What Makes a Paragraph a Paragraph?
If put a few sentences together, even if you format it to “look” like a paragraph, you do not necessarily have a paragraph.
To create a good paragraph, your sentences must be related to the same topic.
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A paragraph must have a topic. All the sentences in a paragraph must say something specific about the topic. That is called the controlling idea of the paragraph. The controlling idea is what you have to say about the topic of the paragraph. It is called a “controlling idea” because it “controls” or limits what ideas you can include in the paragraph, and which sentences do not belong in it.
Let’s look at some examples of a topic and possible controlling ideas.
Set of Examples 1
Topic: Organic food
“Organic food” is a very broad topic. You can write a whole book about it. If you add a controlling idea to this topic, you can limit what you can say about it when you write a paragraph.
Topic + controlling idea 1: Organic food is expensive because of how it is produced.
Now you can write a paragraph about “organic food” because you can focus your paragraph on how producing it can increase its price. For example, you can explain that it is produced in small quantities and involves more workers, which increases its price.
Topic + controlling idea 2: Organic food is better for you because it is produced without dangerous pesticides.
Again, this would be a good idea for a paragraph because it focuses on one clear message or idea about the topic: how using no pesticides makes organic food better for you. In your paragraph, you could explain the connection between pesticides and your health, for example, and how the lack of these chemicals makes organic food better for you.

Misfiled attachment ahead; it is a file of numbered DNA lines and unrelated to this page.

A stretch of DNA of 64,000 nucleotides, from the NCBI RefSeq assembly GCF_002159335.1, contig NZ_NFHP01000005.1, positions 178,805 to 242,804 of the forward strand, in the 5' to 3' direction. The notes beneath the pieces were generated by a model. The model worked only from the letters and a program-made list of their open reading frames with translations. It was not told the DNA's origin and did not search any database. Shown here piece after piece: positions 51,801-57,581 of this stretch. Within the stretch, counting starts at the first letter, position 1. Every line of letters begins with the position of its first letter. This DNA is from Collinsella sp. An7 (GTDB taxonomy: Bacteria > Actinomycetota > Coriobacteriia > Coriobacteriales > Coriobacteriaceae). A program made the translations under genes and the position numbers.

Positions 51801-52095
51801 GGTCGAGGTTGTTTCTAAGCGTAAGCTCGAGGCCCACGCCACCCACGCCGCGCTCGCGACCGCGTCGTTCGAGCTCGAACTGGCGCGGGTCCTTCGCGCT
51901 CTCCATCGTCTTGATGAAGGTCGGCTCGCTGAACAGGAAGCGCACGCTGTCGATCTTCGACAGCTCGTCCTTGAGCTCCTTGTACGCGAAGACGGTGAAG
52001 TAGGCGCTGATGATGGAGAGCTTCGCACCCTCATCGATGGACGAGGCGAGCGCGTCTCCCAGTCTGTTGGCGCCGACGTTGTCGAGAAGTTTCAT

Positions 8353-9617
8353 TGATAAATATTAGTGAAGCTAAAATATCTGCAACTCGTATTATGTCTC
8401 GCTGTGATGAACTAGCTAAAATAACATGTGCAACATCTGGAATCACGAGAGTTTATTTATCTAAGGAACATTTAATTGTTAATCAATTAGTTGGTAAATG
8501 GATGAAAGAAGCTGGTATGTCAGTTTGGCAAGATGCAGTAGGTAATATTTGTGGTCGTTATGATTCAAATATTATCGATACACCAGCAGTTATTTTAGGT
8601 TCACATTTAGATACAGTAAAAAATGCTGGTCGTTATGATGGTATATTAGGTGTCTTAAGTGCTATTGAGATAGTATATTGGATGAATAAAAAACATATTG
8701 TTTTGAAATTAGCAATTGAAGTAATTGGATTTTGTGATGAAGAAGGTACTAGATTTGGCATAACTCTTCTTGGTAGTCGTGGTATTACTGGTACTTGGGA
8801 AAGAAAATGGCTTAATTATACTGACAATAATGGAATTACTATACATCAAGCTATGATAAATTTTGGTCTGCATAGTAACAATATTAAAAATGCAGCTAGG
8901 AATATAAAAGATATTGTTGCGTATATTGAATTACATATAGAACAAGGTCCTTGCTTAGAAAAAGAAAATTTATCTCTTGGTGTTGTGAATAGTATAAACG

The above is just an example. You may disagree that organic food is really better you. If so, you can write a paragraph using a controlling idea 3.
Topic + controlling idea 3: Organic food is not healthier for you than non-organic food.
See? When you change the controlling idea, you are still writing a paragraph about the topic (“organic food”), but now you “control” or limit the content of your paragraph to the controlling idea.
For this controlling idea, you would only include in your paragraph information that supports the idea that is organic food is no better for you than non-organic food.
Let’s look at another set of examples below.
Set of Examples 2
Topic: Online Courses
Topic + controlling idea 1: Online courses has many advantages.
A paragraph around this topic and controlling idea would simply list the advantages of online courses.
Topic + controlling idea 2: Online courses have both advantages and disadvantages.
A paragraph around this topic and controlling idea would list advantages and disadvantages.
Topic + controlling idea 3: Online courses are not for everyone.
A paragraph around this topic and controlling idea would explain why online courses are not for everyone.
Dispelling the 3-sentence Paragraph Myth (or is it 5?)
For whatever reason, when you ask language students how many sentences a paragraph should have, they generally say they should have at least 3 sentences—sometimes they say 5. Actually, it does not matter how many sentences you put together as long as the paragraph is well built and is coherent. You can even have one-sentence paragraphs.
Paragraphs with multiple sentences are the most common, but that is simply because we typically have more to say about a topic than just one or two sentences—not because there is some unbreakable rule that you must have a certain number of sentences.
In addition, if you write a paragraph with only a couple of sentences, your readers will probably have many questions. As a result, we end up writing multiple sentences so our paragraph is very clear.
Check Your Understanding
Examine Paragraph 1 below. It is not a good paragraph because two sentences in it make the paragraph incoherent. Which two sentences do not belong in it?
Paragraph 1 — Which two sentences do not belong?